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Senate committee approves casino gambling proposal

Casinos could be built in Kentucky under a proposal that received a thumbs-up from a Senate committee on Wednesday.

The State and Local Government Committee voted 7-4 after hearing testimony from the state's leading casino proponent, Democratic Gov. Steve Beshear.

Beshear has been pressing lawmakers for a constitutional amendment that would allow Kentuckians to wager on more than horse races, which is a longstanding tradition in the Bible-belt state.

Wednesday's vote was the first on the issue since lawmakers convened in early January. The measure now goes to the full Senate for consideration. If approved there, it then would have to be approved by the House before being submitted to voters.

Armed with stickers saying "let the people decide" and wearing T-shirts that show the state's already with casinos, supporters of expanded gambling flooded into the state capitol annex where the governor took center stage.

"Voters have stated they don't want this issue in your hands or my hands," Gov. Steve Beshear told lawmakers in the Senate Local Government committee.

But instead of a bill calling for five casinos at horse tracks and two others away from them, the bill was changed Wednesday that would detail just seven casinos if voters approve it in November.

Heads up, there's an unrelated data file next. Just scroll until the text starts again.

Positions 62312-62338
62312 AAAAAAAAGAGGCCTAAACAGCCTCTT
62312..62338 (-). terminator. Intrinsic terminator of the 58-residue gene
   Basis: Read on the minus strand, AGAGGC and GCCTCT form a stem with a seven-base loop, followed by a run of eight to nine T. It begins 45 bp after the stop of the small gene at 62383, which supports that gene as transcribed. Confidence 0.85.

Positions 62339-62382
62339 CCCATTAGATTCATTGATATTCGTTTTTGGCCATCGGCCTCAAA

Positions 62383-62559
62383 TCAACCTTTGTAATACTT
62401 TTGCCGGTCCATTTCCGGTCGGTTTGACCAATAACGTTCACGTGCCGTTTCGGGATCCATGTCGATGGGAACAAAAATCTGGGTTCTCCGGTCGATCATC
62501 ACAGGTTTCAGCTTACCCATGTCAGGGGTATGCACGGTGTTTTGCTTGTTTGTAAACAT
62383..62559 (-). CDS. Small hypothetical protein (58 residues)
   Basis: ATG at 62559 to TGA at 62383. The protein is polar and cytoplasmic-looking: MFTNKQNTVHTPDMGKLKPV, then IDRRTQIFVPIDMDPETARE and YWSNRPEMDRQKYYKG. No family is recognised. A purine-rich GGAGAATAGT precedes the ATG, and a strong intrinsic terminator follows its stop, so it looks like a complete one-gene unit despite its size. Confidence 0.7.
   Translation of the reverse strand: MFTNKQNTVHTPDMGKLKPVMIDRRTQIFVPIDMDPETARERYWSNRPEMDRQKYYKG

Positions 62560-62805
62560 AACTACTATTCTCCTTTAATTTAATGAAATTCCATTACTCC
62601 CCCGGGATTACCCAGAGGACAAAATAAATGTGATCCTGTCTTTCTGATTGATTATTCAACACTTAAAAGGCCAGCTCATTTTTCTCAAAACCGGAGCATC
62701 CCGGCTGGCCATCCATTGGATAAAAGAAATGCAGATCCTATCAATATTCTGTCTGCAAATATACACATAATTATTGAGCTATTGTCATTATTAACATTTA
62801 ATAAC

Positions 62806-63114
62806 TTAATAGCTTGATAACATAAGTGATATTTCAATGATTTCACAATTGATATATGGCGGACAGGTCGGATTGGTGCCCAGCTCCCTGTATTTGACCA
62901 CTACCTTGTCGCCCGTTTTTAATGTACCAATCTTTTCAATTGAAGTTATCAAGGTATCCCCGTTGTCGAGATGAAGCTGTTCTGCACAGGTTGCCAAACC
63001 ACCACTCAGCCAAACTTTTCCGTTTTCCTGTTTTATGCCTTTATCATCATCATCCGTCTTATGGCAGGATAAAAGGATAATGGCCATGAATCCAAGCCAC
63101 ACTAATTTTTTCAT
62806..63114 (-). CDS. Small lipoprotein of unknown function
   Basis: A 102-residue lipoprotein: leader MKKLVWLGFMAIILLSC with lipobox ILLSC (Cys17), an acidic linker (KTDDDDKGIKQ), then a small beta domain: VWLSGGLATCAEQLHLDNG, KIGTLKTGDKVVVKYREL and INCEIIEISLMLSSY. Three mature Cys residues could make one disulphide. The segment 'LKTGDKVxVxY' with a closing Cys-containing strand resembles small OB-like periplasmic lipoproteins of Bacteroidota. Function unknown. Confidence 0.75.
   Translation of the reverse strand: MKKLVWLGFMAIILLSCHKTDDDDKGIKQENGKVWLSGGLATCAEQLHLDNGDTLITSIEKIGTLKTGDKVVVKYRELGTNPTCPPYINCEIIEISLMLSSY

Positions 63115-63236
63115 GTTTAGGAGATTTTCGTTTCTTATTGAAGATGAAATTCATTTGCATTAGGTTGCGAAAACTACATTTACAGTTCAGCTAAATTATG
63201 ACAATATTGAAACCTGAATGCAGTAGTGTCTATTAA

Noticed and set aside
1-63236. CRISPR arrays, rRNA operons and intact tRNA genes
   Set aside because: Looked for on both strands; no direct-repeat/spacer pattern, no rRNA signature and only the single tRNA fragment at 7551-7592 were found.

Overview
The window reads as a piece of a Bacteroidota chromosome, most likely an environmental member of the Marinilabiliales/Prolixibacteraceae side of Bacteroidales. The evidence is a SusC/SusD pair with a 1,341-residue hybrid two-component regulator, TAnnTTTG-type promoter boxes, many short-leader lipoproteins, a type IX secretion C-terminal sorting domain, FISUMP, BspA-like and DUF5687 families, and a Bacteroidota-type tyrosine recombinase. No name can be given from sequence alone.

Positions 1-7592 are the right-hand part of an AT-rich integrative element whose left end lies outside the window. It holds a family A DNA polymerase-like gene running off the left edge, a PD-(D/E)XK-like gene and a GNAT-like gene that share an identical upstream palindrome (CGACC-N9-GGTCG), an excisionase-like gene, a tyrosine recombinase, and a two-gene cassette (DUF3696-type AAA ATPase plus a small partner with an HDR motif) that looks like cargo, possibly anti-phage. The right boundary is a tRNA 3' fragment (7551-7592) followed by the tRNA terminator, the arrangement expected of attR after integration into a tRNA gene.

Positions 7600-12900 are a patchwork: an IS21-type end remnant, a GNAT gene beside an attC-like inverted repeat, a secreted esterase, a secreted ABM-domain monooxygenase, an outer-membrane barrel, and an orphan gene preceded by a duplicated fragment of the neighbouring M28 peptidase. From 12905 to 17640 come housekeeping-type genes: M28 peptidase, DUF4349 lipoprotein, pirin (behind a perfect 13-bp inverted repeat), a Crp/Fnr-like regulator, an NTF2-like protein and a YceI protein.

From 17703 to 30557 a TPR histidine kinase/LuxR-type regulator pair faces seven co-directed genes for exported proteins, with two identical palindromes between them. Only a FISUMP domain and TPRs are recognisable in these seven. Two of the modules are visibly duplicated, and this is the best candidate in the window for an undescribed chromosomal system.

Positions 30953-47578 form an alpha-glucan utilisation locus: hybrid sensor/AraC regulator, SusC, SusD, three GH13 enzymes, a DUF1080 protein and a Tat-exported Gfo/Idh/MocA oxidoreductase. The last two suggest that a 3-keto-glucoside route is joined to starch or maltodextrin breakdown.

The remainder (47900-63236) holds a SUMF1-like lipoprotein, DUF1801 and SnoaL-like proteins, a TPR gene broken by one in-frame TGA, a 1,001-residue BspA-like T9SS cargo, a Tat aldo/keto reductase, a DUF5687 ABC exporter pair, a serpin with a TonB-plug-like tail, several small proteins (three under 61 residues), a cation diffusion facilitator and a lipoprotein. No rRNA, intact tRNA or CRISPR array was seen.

"Most of the details where to put them. How to tax them would be left up to enabling legislation to be decided down the road," said Beshear.

The bill has picked up some opposition from lawmakers who claim it gives the horse racing industry an unfair advantage. That's because of language saying casinos seperate from the tracks must locate 60 miles away. Senator Dan Seum calls that a monopoly.

"A group of people in downtown Lousiville who would like put a casino in, and you're telling me only Churchill Downs gets to choose?" asked Sen. Dan Seum. The Louisville Republican took opposition to the Kentucky Chamber of Commerce supporting the bill and giving an advantage to the horse racing industry.

Horse industry folks and those with business interests testified for it. Religious and family group advocates spoke against it. Mary Holman spoke of a family tragedy brought on by father addicted to gambling.

"It's painful to see my Kentucky heading down this path of sacrificing our children in exchange for establishing a bogus means of rescuing our state financially," said Holman, who told lawmakers that her father murdered her mother while facing gambling troubles.

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